This week, WASH is highlighting high-sodium foods marketed at children in the U.K. Here are some examples of high-sodium foods for children in Canada, based on nutritional data posted on corporate websites by the food companies themselves and accessed on Jan. 23, 2008. Data does not include condiments or desserts that often come with the meals:

  • A Bacon Double Cheeseburger Quesadilla with fries off the Kids Menu at Boston Pizza contains 1,720 mg of sodium. Add an Orange Iceberg drink (170 mg) and the total is 1,890 mg.
  • A Harvey’s Hamburger Kids Meal contains 1,485 mg of sodium, including the burger, fries and drink. The website states that the Cheeseburger Meal contains 2,145 mg of sodium, however Harvey’s Restaurants indicates that the information they have posted on their site is incorrect and it contains 1,580.
  • A Grilled Cheese Sandwich from the Kids Menu at Swiss Chalet contains 1,120 mg of sodium. With Fresh Cut Fries (45 mg) and bottomless beverage (sodium content unclear), the total is more than 1,165.
  • A Junior Cheeseburger Deluxe at Wendy’s has 690 mg of sodium. Add the Wendy’s Kids Meal French Fries (270 mg) and a Frosty Junior (90 mg) and a small child is getting 1,050 mg of sodium in a single sitting.
  • An Original Whopper Junior Sandwich with Cheese at Burger King contains 700 mg of sodium. Add a Kids French Fries (240 mg) and a Kid’s Root Beer (25 mg) and the grand total is 965 mg of sodium.
  • A Junior Chicken Sandwich at McDonald’s has 760 mg of sodium. Add a small fries (180 mg) and Childs Root Beer (25 mg) and the total is 965 mg of sodium.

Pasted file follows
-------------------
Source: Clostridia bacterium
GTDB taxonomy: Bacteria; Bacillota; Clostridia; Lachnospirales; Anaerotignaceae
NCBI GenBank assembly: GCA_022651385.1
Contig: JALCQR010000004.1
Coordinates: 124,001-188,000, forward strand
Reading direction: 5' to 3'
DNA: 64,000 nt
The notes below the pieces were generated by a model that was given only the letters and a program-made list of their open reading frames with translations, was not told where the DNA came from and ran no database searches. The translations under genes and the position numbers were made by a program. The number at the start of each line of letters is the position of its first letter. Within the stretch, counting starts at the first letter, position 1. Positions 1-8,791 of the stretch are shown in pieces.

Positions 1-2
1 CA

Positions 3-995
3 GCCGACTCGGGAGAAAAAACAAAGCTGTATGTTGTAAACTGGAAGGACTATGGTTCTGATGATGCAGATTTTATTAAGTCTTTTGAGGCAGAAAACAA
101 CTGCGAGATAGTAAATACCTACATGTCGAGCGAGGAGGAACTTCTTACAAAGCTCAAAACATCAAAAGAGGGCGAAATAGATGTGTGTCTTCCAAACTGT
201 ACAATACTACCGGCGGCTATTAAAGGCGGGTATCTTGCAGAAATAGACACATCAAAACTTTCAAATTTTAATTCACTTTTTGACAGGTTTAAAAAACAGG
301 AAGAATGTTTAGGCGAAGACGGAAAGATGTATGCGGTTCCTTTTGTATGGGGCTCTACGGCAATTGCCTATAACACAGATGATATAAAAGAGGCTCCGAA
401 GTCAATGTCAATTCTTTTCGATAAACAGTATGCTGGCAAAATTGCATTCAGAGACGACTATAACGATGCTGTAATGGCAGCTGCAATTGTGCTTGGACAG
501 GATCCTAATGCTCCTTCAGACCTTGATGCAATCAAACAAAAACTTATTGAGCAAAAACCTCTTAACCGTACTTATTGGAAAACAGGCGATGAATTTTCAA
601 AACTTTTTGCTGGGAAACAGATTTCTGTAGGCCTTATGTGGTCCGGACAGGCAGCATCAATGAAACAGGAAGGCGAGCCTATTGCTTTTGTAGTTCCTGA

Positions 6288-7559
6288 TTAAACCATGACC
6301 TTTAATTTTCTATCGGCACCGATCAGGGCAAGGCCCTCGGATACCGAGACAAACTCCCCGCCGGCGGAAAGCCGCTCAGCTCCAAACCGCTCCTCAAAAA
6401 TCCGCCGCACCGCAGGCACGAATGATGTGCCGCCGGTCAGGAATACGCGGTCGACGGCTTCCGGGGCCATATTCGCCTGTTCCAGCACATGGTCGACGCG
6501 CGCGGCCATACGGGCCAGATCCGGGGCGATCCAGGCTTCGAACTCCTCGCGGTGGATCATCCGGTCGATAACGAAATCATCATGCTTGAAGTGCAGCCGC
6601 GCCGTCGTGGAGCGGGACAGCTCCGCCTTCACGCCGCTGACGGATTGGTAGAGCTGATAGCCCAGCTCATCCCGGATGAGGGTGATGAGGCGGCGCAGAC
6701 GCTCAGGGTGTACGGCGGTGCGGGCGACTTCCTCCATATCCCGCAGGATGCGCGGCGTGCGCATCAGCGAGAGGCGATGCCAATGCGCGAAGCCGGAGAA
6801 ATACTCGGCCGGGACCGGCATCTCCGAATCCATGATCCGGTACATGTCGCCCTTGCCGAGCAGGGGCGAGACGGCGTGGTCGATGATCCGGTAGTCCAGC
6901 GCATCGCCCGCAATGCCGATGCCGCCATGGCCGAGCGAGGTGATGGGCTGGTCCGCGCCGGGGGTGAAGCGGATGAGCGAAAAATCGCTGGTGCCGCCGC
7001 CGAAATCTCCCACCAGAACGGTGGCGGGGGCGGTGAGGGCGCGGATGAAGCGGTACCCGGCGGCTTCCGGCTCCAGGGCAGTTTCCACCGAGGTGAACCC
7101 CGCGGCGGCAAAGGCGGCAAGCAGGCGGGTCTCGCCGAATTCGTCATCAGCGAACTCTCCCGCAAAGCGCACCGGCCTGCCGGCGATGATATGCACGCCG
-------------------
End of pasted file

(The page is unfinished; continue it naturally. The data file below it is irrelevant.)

According to the CCHS, more than 80 per cent of 1-8 year olds consume far beyond the recommended daily upper limit of sodium. Children ages 1 to 3 averaged close to 2,000 mg a day, while four-to-eight-year-olds had an average daily intake of 2,700.

About the Canadian Stroke Network (www.canadianstrokenetwork.ca)

The Canadian Stroke Network includes more than 100 of Canada’s leading scientists and clinicians from 24 universities who work collaboratively on various aspects of stroke. The Network, which is headquartered at the University of Ottawa, also includes partners from industry, the non-profit sector, provincial and federal governments. The Canadian Stroke Network, one of Canada’s Networks of Centres of Excellence, is committed to reducing the physical, social and economic impact of stroke on the lives of individual Canadians and on society as a whole.

About the Canadian Obesity Network (www.obesitynetwork.ca)

The Canadian Obesity Network (CON) links obesity researchers with practitioners, policymakers, and the private sector to foster cost-effective solutions to prevent, control and treat obesity. CON boasts more than 2,500 professional members across Canada.

About the Advanced Foods and Materials Network (www.afmnet.ca)

The Advanced Foods & Materials Network (AFMNet), one of Canada’s Networks of Centres of Excellence, is a nationwide initiative that brings together researchers in biochemistry, engineering, health, law and society focused on innovative aspects of food & materials including developing new functional foods and evaluating the perceptions and impact of Natural Health Product Regulations. Collaboration and networking are key for AFMNet: Over 100 researchers at 21 universities help identify gaps in existing research capacity and support the training of highly qualified individuals destined to become leaders in industry, academia and government. Together, AFMNet is increasing innovation and enhancing competitiveness for Canada.

For information, please contact:

Cathy Campbell

Canadian Stroke Network

613-562-5696;

[email protected]